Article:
New book out now! Making the Financial System Sustainable

Available from Cambridge University Press. Enter MFSS2020 at checkout to get 20% off.

The EU Action Plan on Financing Sustainable Growth is the most advanced and comprehensive policy agenda on sustainability in the world. But is it going in the right direction? Acting as a bridge between policy and academia, this up-to-date contribution to the global policy debate brings together some of the leading experts from the European Commission’s High-Level Expert Group on Sustainable Finance, to discuss how the financial system needs to be reformed to promote sustainability. Finance has long been criticized for being short-term focused and concerned with maximizing returns to intermediaries, rather than with the interests of savers and borrowers. The financial system must now take into account environmental, social and governance considerations to support a sustainable economy and this volume offers new insights on the way forward. A must-read for anyone working on financial sector policy and sustainability.

Foreword (Christian Thimann);
Preface (Paul Fisher);
Introduction (Paul Fisher and Kajetan Cyyz);
1. Capitalism meets multilateralism; (Paddy Arber and Steve Waygood)
2. Public meets private: sustainable finance for a sustainable economy;
(Ingrid Holmes)
3. Central banking and climate change; (Kern Alexander and Paul Fisher)
4. Sustainable finance and prudential regulation of financial institutions;
(Esko Kivisaari)
5. Transparency and accountability standards for sustainable and responsible investments; (Flavia Micilotta)
6. Environmental risk analysis by financial institutions;
(Nina Seega and Andrew Voysey)
7. Sustainable governance and leadership;
(Claudia Kruse and Michael Schmidt)
8. ESG risks and opportunities: a fiduciary duty perspective;
(Will Martindale, Elodie Feller and Rory Sullivan)
9. Active and responsible: a cost efficient model for integrating sustainability;
(Magnus Billing and Carina Silberg)
10. Passive-aggressive or just engaged: new active ownership approaches through benchmarks;
(David E. Harris)
11. Financing a just transition: how to connect the environmental and social dimensions of structural change;
(Nick Robins)
12. Sustainable finance for citizens;
(Anne-Catherine Husson-Traore)
13. Individual impact investors: the silenced majority;
(Stan Dupre)
14. Strengthening green finance by better integrating the social dimensions in the EU’s sustainable finance laws.
(Myriam Vander Stichele)

Webinar on the importance of central bank balance sheets

To promote the Masters Degree in Central Banking and Financial Regulation, from the University of Warwick co-sponsored by the Bank of England. We will be holding a webinar on 20th May 2020.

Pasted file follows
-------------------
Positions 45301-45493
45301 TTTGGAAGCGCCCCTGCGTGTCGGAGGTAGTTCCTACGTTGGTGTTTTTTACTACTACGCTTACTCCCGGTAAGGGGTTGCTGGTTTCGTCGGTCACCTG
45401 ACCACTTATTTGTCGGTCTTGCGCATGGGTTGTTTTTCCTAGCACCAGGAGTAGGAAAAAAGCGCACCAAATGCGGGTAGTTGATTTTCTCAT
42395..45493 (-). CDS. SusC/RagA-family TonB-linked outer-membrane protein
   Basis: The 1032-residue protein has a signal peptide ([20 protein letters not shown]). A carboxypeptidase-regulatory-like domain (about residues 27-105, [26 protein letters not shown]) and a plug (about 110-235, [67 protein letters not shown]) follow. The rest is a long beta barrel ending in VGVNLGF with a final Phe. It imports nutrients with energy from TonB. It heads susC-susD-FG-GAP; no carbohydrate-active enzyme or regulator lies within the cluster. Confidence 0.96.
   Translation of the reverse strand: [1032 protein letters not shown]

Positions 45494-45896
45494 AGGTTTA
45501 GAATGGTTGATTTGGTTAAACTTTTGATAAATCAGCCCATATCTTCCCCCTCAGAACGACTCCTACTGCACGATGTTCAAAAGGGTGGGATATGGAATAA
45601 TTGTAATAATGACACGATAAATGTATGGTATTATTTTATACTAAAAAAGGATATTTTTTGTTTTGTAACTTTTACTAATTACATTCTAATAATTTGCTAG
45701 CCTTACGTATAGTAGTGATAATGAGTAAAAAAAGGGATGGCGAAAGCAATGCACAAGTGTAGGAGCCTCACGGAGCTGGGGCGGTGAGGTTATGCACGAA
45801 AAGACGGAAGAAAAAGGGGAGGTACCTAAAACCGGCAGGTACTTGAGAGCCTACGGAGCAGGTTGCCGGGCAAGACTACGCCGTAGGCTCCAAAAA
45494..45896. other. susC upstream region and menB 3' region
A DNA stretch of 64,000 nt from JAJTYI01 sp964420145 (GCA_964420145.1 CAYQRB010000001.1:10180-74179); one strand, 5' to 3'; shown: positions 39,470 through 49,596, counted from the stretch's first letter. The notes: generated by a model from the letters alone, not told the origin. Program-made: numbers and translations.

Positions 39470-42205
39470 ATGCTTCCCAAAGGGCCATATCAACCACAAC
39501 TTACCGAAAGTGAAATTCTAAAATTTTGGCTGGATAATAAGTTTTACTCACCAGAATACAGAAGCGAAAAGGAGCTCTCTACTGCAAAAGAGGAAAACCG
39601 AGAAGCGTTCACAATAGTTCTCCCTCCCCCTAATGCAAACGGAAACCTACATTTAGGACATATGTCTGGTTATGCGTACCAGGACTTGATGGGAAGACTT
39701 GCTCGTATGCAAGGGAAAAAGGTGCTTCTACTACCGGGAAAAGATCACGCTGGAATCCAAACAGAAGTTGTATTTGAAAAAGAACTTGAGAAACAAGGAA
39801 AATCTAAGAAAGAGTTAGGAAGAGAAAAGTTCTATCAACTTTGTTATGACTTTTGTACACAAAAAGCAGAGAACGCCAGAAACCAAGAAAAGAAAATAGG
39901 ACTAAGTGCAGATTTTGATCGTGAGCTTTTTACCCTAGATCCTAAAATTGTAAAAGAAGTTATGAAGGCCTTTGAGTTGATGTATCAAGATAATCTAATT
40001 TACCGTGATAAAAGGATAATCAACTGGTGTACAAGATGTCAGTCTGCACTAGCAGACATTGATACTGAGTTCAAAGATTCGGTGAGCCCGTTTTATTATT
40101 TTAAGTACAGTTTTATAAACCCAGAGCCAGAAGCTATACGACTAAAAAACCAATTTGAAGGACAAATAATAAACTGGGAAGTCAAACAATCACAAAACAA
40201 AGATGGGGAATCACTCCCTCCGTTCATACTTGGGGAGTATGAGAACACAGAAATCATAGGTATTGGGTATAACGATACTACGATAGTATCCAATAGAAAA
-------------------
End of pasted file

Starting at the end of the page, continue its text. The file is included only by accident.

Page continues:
Central bank balance sheets are not well understood – but not only do they define the central bank, they are the most powerful weapon in it’s armoury.

It’s balance sheet enables a central bank to set interest rates, issue bank notes, act as lender of last resort, underpin the banking payments system and control the supply of base money.

In the context of Covid-19, it is the CB balance sheet that is being used to support the real economy, through monetary expansion and the supply of cheap credit. This has echoes for the policy support during the Great Financial Crisis and the sluggish recovery.

If you have questions about what central banks are doing, this is the time and place to ask.

Important Speech by Guy Debelle, Reserve Bank of Australia on climate change and the economy

Not many central bankers have yet tested the (rising) waters by speaking about monetary policy in the context of climate change. Benoit Coeure, ECB, made some references in November 2018, mostly in relation to ECB operations. That speech is available here:

But Guy Debelle – Senior Deputy Governor of the RBA – has put the topic firmly on the central banking map with a great speech covering the ground comprehensively. Its available at the following link

What makes this a particularly important intervention is that some in Australia, particularly the vested interests of the coal industry, would treat climate concerns as a political issue, in order to resist the necessary changes. But APRA and RBA are showing that it is a mainstream economic and financial risk issue that the relevant authorities need to tackle, consistent with their existing remits.